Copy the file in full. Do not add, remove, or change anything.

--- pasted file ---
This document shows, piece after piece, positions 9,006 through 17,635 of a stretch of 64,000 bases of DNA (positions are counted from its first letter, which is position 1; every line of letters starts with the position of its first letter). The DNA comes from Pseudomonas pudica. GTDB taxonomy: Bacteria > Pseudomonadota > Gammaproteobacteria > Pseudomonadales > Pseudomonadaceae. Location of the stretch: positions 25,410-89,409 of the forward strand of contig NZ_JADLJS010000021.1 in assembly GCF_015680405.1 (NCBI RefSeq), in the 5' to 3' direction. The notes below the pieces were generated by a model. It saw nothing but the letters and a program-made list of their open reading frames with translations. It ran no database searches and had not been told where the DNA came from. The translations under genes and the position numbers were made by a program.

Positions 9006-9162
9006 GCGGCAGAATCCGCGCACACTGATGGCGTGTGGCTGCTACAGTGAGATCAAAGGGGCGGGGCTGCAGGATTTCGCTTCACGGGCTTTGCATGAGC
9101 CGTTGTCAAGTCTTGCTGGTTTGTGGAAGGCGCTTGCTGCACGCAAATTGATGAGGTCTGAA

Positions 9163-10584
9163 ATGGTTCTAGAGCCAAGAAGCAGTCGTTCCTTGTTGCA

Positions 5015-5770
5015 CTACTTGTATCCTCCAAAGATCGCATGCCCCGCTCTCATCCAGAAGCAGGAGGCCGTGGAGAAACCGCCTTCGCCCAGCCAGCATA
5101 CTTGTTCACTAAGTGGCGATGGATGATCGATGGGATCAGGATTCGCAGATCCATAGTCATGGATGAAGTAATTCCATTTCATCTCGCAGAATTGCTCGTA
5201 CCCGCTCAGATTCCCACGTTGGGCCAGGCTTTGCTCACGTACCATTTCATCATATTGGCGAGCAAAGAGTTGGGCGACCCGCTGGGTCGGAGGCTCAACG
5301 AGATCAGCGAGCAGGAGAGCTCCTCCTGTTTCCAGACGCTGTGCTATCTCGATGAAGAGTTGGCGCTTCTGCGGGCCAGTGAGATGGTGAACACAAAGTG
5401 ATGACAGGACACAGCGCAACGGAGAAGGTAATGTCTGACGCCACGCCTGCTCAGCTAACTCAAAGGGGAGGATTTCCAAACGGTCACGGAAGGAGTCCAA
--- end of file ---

This document shows, piece after piece, positions 9,006 through 17,635 of a stretch of 64,000 bases of DNA (positions are counted from its first letter, which is position 1; every line of letters starts with the position of its first letter). The DNA comes from Pseudomonas pudica. GTDB taxonomy: Bacteria > Pseudomonadota > Gammaproteobacteria > Pseudomonadales > Pseudomonadaceae. Location of the stretch: positions 25,410-89,409 of the forward strand of contig NZ_JADLJS010000021.1 in assembly GCF_015680405.1 (NCBI RefSeq), in the 5' to 3' direction. The notes below the pieces were generated by a model. It saw nothing but the letters and a program-made list of their open reading frames with translations. It ran no database searches and had not been told where the DNA came from. The translations under genes and the position numbers were made by a program.

Positions 9006-9162
9006 GCGGCAGAATCCGCGCACACTGATGGCGTGTGGCTGCTACAGTGAGATCAAAGGGGCGGGGCTGCAGGATTTCGCTTCACGGGCTTTGCATGAGC
9101 CGTTGTCAAGTCTTGCTGGTTTGTGGAAGGCGCTTGCTGCACGCAAATTGATGAGGTCTGAA

Positions 9163-10584
9163 ATGGTTCTAGAGCCAAGAAGCAGTCGTTCCTTGTTGCA

Positions 5015-5770
5015 CTACTTGTATCCTCCAAAGATCGCATGCCCCGCTCTCATCCAGAAGCAGGAGGCCGTGGAGAAACCGCCTTCGCCCAGCCAGCATA
5101 CTTGTTCACTAAGTGGCGATGGATGATCGATGGGATCAGGATTCGCAGATCCATAGTCATGGATGAAGTAATTCCATTTCATCTCGCAGAATTGCTCGTA
5201 CCCGCTCAGATTCCCACGTTGGGCCAGGCTTTGCTCACGTACCATTTCATCATATTGGCGAGCAAAGAGTTGGGCGACCCGCTGGGTCGGAGGCTCAACG
5301 AGATCAGCGAGCAGGAGAGCTCCTCCTGTTTCCAGACGCTGTGCTATCTCGATGAAGAGTTGGCGCTTCTGCGGGCCAGTGAGATGGTGAACACAAAGTG
5401 ATGACAGGACACAGCGCAACGGAGAAGGTAATGTCTGACGCCACGCCTGCTCAGCTAACTCAAAGGGGAGGATTTCCAAACGGTCACGGAAGGAGTCCAA